This post was written by Aubrey Hill, a former member of our team.

I’ve always appreciated that even when the issues are complex and partisan, Colorado’s legislative session has felt largely cooperative. At the peak of divisiveness, despite the battles, some public disagreements, and narrow vote margins, common ground and collaboration was a common goal. But it didn’t feel that way this year to me.

Borrowing from the energy and priorities in D.C., health care and immigrant issues rose to the top as the most common themes in the 2017 legislative session. It seemed like anytime these issues were raised, there was some level of controversy or rancor, which made it more challenging to advance commonsense solutions. Instead, we saw more “statement” bills, which—instead of being practical policy—are a less-than-productive way of sharing an opinion. For example, we opposed SB 281 and HB 1134, which would have built fear and mistrust in two of our critical institutions, law enforcement and health care, by promoting false narratives about immigrants.

Despite the contentious environment, we remain committed to creating a more equitable and accessible health care system. We were active in the I Drive Campaign, and were disappointed to see HB 1206 fail in the Senate. This bill would have improved upon an already existing program that allows immigrants without documentation in Colorado to get driver’s licenses, by streamlining the renewal and application process. It’s important for all Coloradans to be able to access basic necessities to keep themselves and their family members healthy, and a driver’s license is an important part of that. Along with SB 281 and HB 1134, which fortunately also failed, these bills were surrounded by divisive dialogue around the role of immigrants in our state.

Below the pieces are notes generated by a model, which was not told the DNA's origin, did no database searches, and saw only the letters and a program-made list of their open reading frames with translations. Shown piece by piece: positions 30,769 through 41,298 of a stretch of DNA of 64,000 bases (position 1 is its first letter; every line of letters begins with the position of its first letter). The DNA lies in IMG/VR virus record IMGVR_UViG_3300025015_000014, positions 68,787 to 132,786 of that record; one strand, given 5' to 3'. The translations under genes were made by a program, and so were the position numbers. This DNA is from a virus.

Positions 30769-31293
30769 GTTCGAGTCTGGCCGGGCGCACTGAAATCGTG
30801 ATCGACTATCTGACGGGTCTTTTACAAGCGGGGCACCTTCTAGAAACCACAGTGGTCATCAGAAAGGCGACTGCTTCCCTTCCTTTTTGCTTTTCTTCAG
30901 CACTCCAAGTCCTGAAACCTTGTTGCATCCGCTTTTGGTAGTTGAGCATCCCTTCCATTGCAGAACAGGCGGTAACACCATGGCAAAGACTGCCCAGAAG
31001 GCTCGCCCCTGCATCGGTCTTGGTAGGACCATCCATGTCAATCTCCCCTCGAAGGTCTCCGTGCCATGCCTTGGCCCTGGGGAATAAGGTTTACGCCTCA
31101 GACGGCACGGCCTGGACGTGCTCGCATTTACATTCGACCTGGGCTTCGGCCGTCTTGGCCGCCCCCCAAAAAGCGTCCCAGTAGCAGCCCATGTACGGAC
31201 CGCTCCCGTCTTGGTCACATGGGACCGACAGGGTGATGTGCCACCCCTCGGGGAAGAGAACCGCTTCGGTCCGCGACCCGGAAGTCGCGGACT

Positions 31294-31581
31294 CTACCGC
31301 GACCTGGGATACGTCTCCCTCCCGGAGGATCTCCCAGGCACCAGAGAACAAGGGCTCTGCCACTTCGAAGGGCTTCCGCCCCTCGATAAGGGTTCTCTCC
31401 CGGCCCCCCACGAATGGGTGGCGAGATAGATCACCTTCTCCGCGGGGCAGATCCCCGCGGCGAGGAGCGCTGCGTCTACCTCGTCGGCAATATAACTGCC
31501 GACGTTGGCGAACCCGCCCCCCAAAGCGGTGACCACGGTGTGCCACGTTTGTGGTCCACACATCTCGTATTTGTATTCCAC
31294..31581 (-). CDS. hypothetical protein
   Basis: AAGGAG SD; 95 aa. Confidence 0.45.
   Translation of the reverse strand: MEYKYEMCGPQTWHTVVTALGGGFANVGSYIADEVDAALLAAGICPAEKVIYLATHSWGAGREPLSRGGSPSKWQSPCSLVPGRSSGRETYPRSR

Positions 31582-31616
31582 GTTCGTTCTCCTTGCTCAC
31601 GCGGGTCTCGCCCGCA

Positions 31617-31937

Additionally, we were active in a couple of important issues specific to health care, such as HB 1353, which codifies the Accountable Care Collaborative into statute and increases transparency by requiring regular reports to the legislature on performance-based payments. Also, we were supportive of HB 1115, which was signed into law early in the session, clarifying that Direct Primary Care is not insurance and offering clear consumer protections for patients interested in entering into an innovative care system with their primary care provider. We think this sets us up well for better understanding of how new payment systems result in improved quality of care and health outcomes. Although other commonsense legislation faced great opposition this session, we are pleased to see these two important bills become law.

Last but not least, the seemingly never-ending conversation about protecting the hospital provider fee in order to avoid budgetary cuts to hospitals on the brink of closures finally culminated in the bipartisan passage of SB 267. While we are glad to see this bill pass after many compromises, we anticipate continued conversations about the implications of increasing Medicaid copayments as well as decreasing budget supports to other important state programs.

As we begin preparations for the 2018 legislative session, we will be especially focused on addressing long-standing inequities in health care for Coloradans. These are complex challenges, but the ones that will make the biggest and most long-term impact on the lives of our families and neighbors. And, I think we’ll all be hoping that next session is a little friendlier!